If the Carnea celebrates the foundation of the city, the lines on Battus’ actions as founder (87-98) have to be seen as continuing the theme of the Carnea [Why?]. The places mentioned in this passage are not simply being mentioned as fine achievements of King Battus [Why?]. They are the completion of the topography of the foundation [Why?]; and this account of them continues both the story of the foundation and the story of the Carnea [Why?]. Earlier controversy as to whether the phrase Apolloniais…pompais in lines 90-91 refers to the Carnea can now be considered as settled [Why?]. Battus’ street is presented as specially laid for these processions [Why?]. Calling what was the procession route “paved” (skyrôta) serves as a vivid and succinct evocation of the festival [Why?].
Krummen here offers an extensive chain of assertions without providing evidence to support them. Let me give a couple of other examples of weak argumentation from this chapter. First, as with her interpretation of αὔξομεν in I. 4 (pp. 42, 67), Krummen tendentiously concludes that σεβίζομεν (l. 80) refers to the immediate performance of the ode at the Karneia, although the verb may be used to express iterative behavior.5 Secondly, given that there are accurate topographic references in P. 5, Krummen deduces that Pindar was present in Cyrene (pp. 153, 178); this argumentation is unsound both because one man’s topographical accuracy is another man’s topographical hazyness and because a handful of accurate geographic references need not derive from autopsy. Pindar, of course, may very well have visited Cyrene, but we cannot draw that conclusion from P. 5. In conclusion, Krummen does not provide compelling textual or extra-textual evidence in favor of her thesis that the ode was performed at the Karneia. Thus, I am largely in agreement with Franco Ferrari, who has recently argued that P5 was not performed at the Karneia.6
This book still deserves a careful reading, and there are parts of it that are very good, but, as noted above, there are also several sections of the book where the argumentation is not strong, and Krummen has not provided compelling evidence in favor of her primary thesis, namely that the four odes addressed in this book were composed for the four specific contexts that she suggests. I have chosen to focus attention on the early chapters of this book to address some of the problems that this book exhibits. The length of this review does not allow me to address her chapters on O. 1 and 3, but similar reservations regarding her argumentation could be raised (e.g. the presence of a banqueting scene in O. 1 does not allow us to deduce either that O. 1 was performed at a symposium (p.241) or that the audience was specifically “the men in the court of Hieron in Syracuse” (p.244)).
One may wonder why Krummen felt compelled to argue categorically in favor of these specific performance contexts, since the evidence in support of her hypothesis is meager. She could have written the book, for example, in a manner that would have allowed her to address the important role that depictions of particular celebrations play in the odes without asserting that depictions of particular celebrations must be read as depictions of the realia of first performances, and I suggest that readers coming to this book today approach it from that perspective. In light of recent research on deixis, moreover, we realize that, even if particular passages did appear to offer substantial evidence for the performance of these four odes within the specific contexts that Krummen suggests (which I do not believe that they do), this would not mean that these passages should be taken literally. In relation to P. 6, for instance, there is no good reason to think that the ode was performed at Delphi, although its proem depicts a procession at Delphi.7 In relation to our study of all epinician odes, we need to keep in mind that Pindar regularly uses deixis am Phantasma (fictional deixis) and that he may be integrating deictic elements for the sake of ‘vicarious transport,’ to use Nancy Felson’s helpful phrase, rather than to clarify the realia of the first performance context. Krummen, of course, could not avail herself of the literature on deixis that has developed since she wrote her monograph, but our increased sensitivity to depictions of space, place, and landscape (thanks, at least partially, to our study of deixis) should be activated when we work through Krummen’s monograph today.8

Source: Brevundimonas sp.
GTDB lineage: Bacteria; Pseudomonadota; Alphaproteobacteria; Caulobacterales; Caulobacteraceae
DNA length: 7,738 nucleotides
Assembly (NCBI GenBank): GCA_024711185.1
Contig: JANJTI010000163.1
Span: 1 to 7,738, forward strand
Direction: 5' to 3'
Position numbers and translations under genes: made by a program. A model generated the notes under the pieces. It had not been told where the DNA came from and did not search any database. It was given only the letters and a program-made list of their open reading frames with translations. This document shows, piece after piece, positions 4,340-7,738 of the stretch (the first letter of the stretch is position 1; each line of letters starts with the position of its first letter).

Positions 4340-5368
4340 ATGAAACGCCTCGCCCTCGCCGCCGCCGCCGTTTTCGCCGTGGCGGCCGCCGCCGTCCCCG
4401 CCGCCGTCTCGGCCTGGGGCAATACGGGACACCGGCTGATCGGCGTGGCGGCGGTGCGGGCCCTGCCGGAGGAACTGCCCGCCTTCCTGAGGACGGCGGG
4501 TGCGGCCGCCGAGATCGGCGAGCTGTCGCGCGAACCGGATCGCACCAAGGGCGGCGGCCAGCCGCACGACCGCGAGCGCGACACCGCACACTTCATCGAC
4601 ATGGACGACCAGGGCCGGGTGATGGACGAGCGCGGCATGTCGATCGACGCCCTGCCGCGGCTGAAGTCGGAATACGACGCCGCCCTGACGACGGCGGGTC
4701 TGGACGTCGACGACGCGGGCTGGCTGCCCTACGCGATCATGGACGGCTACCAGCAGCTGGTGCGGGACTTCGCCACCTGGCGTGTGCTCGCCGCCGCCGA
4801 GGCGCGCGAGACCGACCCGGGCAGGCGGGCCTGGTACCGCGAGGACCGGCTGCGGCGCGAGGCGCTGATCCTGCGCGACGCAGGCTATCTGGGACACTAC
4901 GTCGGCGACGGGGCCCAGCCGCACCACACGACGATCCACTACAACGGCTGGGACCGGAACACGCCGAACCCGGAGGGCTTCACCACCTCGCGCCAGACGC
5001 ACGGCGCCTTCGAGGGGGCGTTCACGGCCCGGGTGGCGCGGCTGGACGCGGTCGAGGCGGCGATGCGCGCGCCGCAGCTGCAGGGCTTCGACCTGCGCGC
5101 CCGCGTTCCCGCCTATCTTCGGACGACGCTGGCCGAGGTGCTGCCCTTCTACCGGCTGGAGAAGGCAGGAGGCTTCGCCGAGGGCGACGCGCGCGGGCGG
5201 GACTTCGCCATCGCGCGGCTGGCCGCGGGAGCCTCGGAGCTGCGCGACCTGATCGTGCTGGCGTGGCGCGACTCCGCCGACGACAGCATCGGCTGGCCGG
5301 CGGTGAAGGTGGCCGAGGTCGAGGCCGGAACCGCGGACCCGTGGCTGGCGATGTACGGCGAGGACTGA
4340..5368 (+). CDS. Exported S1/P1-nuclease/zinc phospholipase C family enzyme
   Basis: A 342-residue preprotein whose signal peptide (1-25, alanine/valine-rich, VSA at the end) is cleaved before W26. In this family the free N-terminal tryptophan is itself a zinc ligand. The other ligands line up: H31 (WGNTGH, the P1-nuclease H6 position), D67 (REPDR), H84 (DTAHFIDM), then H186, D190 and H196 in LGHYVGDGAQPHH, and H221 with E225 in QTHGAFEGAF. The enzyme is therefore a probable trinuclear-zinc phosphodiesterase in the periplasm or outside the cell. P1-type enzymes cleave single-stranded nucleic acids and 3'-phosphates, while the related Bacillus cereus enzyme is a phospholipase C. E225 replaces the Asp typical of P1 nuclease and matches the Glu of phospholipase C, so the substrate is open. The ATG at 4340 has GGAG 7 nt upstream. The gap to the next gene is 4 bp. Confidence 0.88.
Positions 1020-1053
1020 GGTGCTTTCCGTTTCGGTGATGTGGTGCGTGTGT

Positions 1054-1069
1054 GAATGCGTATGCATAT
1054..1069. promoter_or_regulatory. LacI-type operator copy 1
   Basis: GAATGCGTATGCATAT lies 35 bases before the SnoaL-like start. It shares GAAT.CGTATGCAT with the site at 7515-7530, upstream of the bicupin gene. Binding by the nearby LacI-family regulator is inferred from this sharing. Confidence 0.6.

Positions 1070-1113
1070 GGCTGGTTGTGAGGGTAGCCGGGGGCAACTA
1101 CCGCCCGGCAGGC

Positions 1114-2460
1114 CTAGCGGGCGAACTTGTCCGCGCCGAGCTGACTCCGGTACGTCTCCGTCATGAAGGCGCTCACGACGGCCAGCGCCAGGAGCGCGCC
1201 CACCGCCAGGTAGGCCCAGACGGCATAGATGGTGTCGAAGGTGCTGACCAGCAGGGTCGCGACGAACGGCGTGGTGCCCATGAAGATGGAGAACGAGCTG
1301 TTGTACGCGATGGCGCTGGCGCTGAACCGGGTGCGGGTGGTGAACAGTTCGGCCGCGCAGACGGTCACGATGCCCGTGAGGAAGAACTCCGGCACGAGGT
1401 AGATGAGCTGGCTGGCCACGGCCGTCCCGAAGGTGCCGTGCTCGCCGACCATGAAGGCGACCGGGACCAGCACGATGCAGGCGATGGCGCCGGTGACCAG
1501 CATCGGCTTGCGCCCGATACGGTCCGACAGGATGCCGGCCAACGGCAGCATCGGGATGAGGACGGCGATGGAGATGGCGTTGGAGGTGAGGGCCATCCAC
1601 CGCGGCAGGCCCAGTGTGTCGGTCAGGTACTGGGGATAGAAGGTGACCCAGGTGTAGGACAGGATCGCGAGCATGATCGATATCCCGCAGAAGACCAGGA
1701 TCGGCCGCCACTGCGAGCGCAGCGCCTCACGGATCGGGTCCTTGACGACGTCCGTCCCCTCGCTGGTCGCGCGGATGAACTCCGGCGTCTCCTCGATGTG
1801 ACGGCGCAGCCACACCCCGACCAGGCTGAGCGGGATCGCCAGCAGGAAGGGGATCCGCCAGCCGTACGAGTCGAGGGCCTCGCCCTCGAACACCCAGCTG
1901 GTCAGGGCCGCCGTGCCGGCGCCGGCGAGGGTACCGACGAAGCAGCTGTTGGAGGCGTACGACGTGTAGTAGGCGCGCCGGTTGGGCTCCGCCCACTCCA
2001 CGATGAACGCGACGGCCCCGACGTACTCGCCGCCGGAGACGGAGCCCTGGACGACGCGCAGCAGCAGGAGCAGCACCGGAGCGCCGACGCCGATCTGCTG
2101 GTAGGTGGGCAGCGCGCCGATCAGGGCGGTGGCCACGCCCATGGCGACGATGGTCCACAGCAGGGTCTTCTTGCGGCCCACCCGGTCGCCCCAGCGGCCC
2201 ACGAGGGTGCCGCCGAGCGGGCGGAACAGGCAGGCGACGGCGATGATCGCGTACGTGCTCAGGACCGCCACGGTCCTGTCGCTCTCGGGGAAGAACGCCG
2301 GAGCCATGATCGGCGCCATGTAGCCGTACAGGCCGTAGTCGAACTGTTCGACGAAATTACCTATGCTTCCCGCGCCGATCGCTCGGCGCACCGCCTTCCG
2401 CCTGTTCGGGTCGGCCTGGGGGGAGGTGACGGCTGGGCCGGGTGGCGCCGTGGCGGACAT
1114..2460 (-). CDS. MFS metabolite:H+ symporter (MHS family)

In my recent review of Krummen’s Cult, Myth, and Occasion in Pindar’s Victory Odes, I offer a new interpretation of the contested lines 61-3 of Isthmian 4. I think that I only got the passage half right as I describe it in that review.
I suggest here that we should translate the passage as: we citizens, above the Elektran gates, providing for him (i.e. Herakles) feast and new-built crowns (i.e. songs) for altars, add to the burnt offerings for the eight bronze-clad men who died.
The citizens are constructed as adding to the burnt offerings because by providing feast and song for Herakles, they are adding to the burnt offerings for the eight bronze-clad men who died.
In footnote two, I encouraged the reader to see the discussion that Krummen offers at pages 51-3 on the contested kai in line 42. The kai is now sensible and that footnote is no longer relevant, given the revision, provided here, to the interpretation and translation that I offered in my review of Krummen’s monograph.
Christopher Eckerman, March 18, 2015
1. I follow the line-numeration of W. Race in his Loeb edition of Pindar (Cambridge, MA, 1997) rather than that of Krummen.
2. The kai in line 42 deserves consideration; see the interpretation offered by Krummen, 51-3.
3. See e.g. O. 1.100, P. 9.4, I. 4.44, N. 7.77.
4. See W. Slater, Lexicon to Pindar (Berlin, 1969) s.v. ἔνθα and ἐνθάδε.
5. Contrast her interpretation here with her comments (p.264) on ἐποίχονται at O. 3.40.
6. “Representations of Cult in Epinician Poetry” in Reading the Victory Ode edd. P. Agócs, C. Carey, and R. Rawles (Cambridge, 2012) 158-172, at 170-2.
7. See, e.g., C. Eckerman, “Pindar’s Pythian6: On the Place of Performance and an Interpretive Crux,” Rheinisches Museum für Philologie 153 (2011) 1-8.
8. See, e.g., N. Felson (ed.) The Poetics of Deixis in Alcman, Pindar, and Other Lyric. Arethusa 37 2004.